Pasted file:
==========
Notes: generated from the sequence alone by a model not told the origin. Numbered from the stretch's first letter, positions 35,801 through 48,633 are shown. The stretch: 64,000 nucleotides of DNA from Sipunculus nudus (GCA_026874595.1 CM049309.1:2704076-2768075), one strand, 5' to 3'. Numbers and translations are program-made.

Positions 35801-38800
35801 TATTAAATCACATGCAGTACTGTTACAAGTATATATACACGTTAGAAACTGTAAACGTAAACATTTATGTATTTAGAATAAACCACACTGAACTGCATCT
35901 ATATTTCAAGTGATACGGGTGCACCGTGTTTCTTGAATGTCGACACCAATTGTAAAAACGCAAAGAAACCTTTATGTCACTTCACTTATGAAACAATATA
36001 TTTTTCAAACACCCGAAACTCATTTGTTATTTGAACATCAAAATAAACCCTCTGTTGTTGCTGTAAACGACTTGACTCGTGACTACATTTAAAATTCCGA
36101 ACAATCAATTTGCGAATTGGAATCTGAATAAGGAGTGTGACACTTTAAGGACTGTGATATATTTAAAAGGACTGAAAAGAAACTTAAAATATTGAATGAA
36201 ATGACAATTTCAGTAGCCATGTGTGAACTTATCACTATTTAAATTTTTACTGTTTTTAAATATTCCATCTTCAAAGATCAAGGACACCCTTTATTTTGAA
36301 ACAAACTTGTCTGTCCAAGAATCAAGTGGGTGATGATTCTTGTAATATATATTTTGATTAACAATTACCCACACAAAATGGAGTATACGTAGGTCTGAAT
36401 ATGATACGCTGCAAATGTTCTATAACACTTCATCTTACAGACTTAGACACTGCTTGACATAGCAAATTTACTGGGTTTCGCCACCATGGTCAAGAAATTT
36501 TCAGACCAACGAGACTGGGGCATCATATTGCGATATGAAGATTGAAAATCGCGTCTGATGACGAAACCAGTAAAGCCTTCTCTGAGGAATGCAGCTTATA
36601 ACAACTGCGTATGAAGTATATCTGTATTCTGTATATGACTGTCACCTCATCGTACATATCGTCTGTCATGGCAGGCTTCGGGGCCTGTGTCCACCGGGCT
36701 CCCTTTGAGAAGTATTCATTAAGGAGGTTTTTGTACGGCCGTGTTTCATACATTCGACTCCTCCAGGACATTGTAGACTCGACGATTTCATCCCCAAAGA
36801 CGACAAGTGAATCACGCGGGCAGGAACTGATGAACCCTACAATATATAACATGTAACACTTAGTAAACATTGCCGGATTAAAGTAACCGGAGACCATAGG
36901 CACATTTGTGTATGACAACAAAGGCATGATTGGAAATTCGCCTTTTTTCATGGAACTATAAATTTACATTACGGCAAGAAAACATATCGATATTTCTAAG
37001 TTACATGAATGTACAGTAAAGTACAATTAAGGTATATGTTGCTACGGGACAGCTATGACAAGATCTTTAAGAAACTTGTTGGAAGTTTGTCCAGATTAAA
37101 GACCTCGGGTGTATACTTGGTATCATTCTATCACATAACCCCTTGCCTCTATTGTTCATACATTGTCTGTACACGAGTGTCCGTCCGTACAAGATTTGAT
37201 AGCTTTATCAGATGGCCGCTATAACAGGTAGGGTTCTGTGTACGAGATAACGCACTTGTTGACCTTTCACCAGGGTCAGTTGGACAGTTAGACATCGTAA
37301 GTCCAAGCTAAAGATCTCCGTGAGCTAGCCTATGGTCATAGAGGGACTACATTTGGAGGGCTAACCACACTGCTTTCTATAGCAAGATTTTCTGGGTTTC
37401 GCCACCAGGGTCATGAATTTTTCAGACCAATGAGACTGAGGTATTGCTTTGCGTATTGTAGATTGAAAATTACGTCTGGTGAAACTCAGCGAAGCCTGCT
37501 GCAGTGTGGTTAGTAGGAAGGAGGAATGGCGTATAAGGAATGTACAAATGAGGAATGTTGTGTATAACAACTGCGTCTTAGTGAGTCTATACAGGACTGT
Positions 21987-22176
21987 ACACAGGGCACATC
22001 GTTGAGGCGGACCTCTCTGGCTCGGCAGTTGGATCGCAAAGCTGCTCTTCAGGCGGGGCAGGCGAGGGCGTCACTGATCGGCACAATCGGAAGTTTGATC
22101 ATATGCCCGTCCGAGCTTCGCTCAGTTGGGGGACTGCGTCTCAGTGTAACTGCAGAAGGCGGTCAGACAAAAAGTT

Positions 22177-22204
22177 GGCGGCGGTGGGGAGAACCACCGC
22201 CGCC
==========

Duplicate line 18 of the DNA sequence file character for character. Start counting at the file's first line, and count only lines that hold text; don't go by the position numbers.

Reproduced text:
37301 GTCCAAGCTAAAGATCTCCGTGAGCTAGCCTATGGTCATAGAGGGACTACATTTGGAGGGCTAACCACACTGCTTTCTATAGCAAGATTTTCTGGGTTTC